Oh Brother Where Art Thou?
Much like capitalism, the big villain in Michael Moore’s new film, comedy capitalism forces comics into being relatively selfish and dog eat dog. Three years ago I had a pre-arranged audition for Last Comic Standing, meaning I was one of the many comics who bypassed the cattle call with a legit shot at getting on the show. I did not get it, but I did not feel ashamed at the time for trying to “get mine.” And many comics would not begrudge me for doing so, but then I must begrudge myself, if one can do such a thing. I do feel guilty about that. At some point, like in America, I think that the “haves” of comedy must stand up for the “have nots.” If I named the best comics in NYC in my opinion, I am sure there would be at least an 85-90% correlation with who the clubs and industry think are the best. But to sustain the venues of those talented comedians, the comedy clubs, owners, bookers and industry place an unfair and unwarranted burden on the nobodies of comedy. They have them line up outside of comedy clubs, not for a chance to achieve success themselves, but to artificially exalt those who are already having success. They entice you with misleading promises and compliments so you will bring friends on a Tuesday, just so they can pay the electric bill and the rent for the “real comics” on a Saturday. This is not about giving spots or work to lesser or newer comics; it is simply about respecting all comics as people.
People look at Goldman Sachs as emblematic of what is wrong with capitalism and how the rich get richer. This is no less true of the comedy business. Dreams are exploited (The American Dream of a house, car and good education versus your name in lights and artistic sacrifice paying off). But comedy, like capitalism, has no end game except for the Bill Gates and Jerry Seinfelds of their respective arenas. And because of that, no one speaks up because everyone is too buried in their own quest for success in the rat race to stand up and say, “Hey club or TV show – it is not okay to exploit my fellow comedians. Even if they suck at comedy, their hope and dream is not something that you should be able to exploit. Whether their comedy is good, great or terrible, their dream and desire is real.” No one says that. I did not say that three years ago and am not happy with myself. I told myself last week, that no matter the result of the NY Funniest Comedian competition I would write this, because unlike a lot of my contemporaries I did stand on that line and the whole experience did not feel right.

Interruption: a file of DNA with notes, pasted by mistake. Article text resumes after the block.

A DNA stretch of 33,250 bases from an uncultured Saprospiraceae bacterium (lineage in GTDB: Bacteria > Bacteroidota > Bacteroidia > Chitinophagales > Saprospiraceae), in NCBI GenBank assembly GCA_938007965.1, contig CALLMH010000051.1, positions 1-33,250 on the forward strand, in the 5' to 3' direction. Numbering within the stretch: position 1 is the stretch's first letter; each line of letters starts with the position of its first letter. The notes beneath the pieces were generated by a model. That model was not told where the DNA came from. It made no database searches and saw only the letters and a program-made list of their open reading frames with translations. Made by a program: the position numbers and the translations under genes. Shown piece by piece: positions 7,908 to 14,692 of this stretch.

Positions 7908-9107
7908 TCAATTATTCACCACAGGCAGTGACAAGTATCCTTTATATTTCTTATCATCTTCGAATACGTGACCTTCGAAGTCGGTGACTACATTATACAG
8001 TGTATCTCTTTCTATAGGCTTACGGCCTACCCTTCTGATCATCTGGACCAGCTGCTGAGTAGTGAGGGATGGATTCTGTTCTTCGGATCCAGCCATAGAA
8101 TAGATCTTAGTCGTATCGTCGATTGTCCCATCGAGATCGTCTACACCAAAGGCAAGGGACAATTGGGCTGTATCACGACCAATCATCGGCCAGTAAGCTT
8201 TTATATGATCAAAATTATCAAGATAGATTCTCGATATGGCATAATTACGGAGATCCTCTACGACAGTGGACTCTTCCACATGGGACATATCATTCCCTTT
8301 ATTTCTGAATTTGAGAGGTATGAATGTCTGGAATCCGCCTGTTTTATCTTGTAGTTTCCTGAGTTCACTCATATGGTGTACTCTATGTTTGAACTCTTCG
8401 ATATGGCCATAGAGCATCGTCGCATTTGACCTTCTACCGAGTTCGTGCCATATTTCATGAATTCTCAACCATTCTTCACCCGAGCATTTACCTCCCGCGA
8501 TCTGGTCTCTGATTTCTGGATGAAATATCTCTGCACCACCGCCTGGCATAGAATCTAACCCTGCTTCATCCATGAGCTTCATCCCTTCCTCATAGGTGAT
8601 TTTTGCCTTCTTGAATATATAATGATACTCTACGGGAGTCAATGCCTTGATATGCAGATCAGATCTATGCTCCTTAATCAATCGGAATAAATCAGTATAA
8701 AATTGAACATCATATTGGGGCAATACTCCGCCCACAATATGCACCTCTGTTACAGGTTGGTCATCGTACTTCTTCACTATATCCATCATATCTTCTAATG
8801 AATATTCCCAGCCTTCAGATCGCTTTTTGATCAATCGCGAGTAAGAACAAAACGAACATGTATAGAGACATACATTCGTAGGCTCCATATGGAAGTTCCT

New York’s Funniest Reject?
On Sunday I learned that I did not make the cut for the 30 semi finalists, which perplexed me and angered me. I was fully prepared to go along with the charade and do two minutes of material, but was told not to. Much like my status in the comedy world right now I was too qualified to audition, but not good enough to get the part. So I had neither the satisfaction of performing, nor the gratification of advancing. I have e-mailed politely requesting an explanation, but have not received it yet.
The names were a who’s who of up and coming comics in NYC. Perhaps some of them were on line, but I do know that most walked right by. I do not blame the comics for this because this is the system that dangles success carrots in front of them so that they have blinders to the exploitation of their less experienced or talented brethren. Or maybe some of them laugh and don’t care because some of those comics on line do in fact suck at comedy (possibly because they are new, possibly because they are not funny). Who knows, but I think if asked to think about it manyestablished comics would acknowledge that it is not right, but would also shrug their shoulders and say, “what the fu-k can I do about it?”